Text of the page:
On Paul Newman's Racing Team, Scott Sharp's Is the Heaviest Foot

updated 11/28/1988 AT 01:00 AM EST

originally published 11/28/1988 AT 01:00 AM EST

Paul Newman and Tom Cruise may be the big names on the Newman-Sharp racing team, but when the exhaust fumes have cleared, it's obvious that 20-year-old Scott Sharp is top gun. Last month in Atlanta, driving a modified Nissan 300ZX Turbo, Sharp won his third straight Sports Car Club of America national championship. Sharp credits Newman with paving the way. "I've tried to mold my driving style to follow his," he says. "He's very smooth, and that enables him to be very fast. My growth curve couldn't have been what it is without his help."

Newman is taking no bows. "I gave Scott some pointers, and they speeded up the process a little bit," says the blue-eyed wonder, who has been racing since 1972 and has won three national championships of his own, "but they are things he would have found out by himself. He's aggressive, he's quick, but he has patience and good sense. He's really very gifted and in control."

Though the Newman-Sharp team, owned by the actor and by Scott's father, Bob Sharp, is one of the best-equipped on the SCCA circuit, Scott proved himself at the wheel of a virtual antique. In 1986, the year he earned his SCCA racing license, Scott persuaded his father and Newman to de-mothball a Datsun 280Z they had driven back in the '70s. Its frame design was long out of date and its engine block was 10 years old, but Sharp drove it to eight wins in 11 races, set three lap-speed records and became, at 18, the youngest SCCA champion ever. Graduating to state-of-the-art sports cars, he won two more titles while also racing pickup trucks and showroom stock cars.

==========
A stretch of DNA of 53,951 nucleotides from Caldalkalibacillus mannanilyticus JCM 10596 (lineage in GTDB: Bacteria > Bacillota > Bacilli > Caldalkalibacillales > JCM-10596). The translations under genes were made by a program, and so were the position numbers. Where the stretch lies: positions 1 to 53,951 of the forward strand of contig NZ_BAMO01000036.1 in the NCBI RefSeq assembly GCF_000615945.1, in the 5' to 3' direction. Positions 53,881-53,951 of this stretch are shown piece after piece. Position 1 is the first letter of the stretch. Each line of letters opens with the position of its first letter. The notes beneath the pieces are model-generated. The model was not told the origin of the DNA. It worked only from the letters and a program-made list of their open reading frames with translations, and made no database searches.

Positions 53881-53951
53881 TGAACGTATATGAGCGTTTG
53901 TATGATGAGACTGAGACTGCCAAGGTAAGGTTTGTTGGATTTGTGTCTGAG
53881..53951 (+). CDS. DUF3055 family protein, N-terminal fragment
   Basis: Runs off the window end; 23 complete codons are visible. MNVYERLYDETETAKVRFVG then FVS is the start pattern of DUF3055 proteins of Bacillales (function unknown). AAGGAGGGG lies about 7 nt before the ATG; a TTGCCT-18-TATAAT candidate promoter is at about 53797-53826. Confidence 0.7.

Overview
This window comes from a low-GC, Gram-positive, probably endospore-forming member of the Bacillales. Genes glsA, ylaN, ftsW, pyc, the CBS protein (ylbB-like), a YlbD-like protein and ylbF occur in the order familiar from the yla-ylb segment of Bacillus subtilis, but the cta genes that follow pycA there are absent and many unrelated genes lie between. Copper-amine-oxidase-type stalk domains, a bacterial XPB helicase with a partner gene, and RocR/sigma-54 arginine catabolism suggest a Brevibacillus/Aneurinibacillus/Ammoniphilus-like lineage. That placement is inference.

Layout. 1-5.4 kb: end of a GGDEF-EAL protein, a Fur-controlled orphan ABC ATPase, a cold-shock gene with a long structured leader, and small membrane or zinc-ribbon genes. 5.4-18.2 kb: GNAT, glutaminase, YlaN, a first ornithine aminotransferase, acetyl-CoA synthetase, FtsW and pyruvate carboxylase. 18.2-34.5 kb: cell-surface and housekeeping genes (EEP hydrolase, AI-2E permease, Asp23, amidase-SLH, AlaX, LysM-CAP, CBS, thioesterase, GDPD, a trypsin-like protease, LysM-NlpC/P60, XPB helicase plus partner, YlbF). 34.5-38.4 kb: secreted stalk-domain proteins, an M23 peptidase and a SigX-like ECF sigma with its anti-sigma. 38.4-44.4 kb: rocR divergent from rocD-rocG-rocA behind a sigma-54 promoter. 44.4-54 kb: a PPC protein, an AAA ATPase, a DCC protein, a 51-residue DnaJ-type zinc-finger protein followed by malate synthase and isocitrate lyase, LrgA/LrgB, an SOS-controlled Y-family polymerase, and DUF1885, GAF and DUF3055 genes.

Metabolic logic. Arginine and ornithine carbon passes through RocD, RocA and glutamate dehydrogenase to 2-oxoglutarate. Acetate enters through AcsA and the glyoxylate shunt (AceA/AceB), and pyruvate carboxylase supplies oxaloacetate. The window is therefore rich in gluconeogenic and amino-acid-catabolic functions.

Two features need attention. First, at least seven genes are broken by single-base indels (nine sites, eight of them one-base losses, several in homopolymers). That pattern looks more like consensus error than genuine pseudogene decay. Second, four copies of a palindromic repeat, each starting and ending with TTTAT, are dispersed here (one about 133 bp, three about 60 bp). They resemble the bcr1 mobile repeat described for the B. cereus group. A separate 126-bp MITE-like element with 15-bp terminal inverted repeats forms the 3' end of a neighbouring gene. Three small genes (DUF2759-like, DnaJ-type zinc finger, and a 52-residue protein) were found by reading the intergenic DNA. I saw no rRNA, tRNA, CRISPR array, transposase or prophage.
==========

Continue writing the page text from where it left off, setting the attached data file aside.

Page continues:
Sharp's father, a former Connecticut auto dealer, was a six-time SCCA driving champion, and young Scott was quick to follow suit. "I grew up at the racetrack," he says. "I was always hanging around, getting in the way." He started driving go-carts at 7, winning 50 of 75 races by the time he was 16. When he switched to the 280Z, his father offered him a deal. "If he got a B average," says Bob, "he could take as much time off from college as he wanted. If he didn't, he could race only in the summer." Now a junior majoring in finance at Babson College in Wellesley, Mass., Scott has been keeping his end of the bargain.

He wants to go into business someday, because racing, he says, is no joy-ride. "It can be up to 145°F in the car," he explains. "You're constantly steering, shifting, clutching, being thrown around. I do 40 gear changes a lap. It's like doing aerobics in a sauna." But Sharp isn't ready for pinstripes just yet. "I love speed," he says. "Anything that's fast: skiing, snowmobiling, motorbike riding—anything you can take to the limit."

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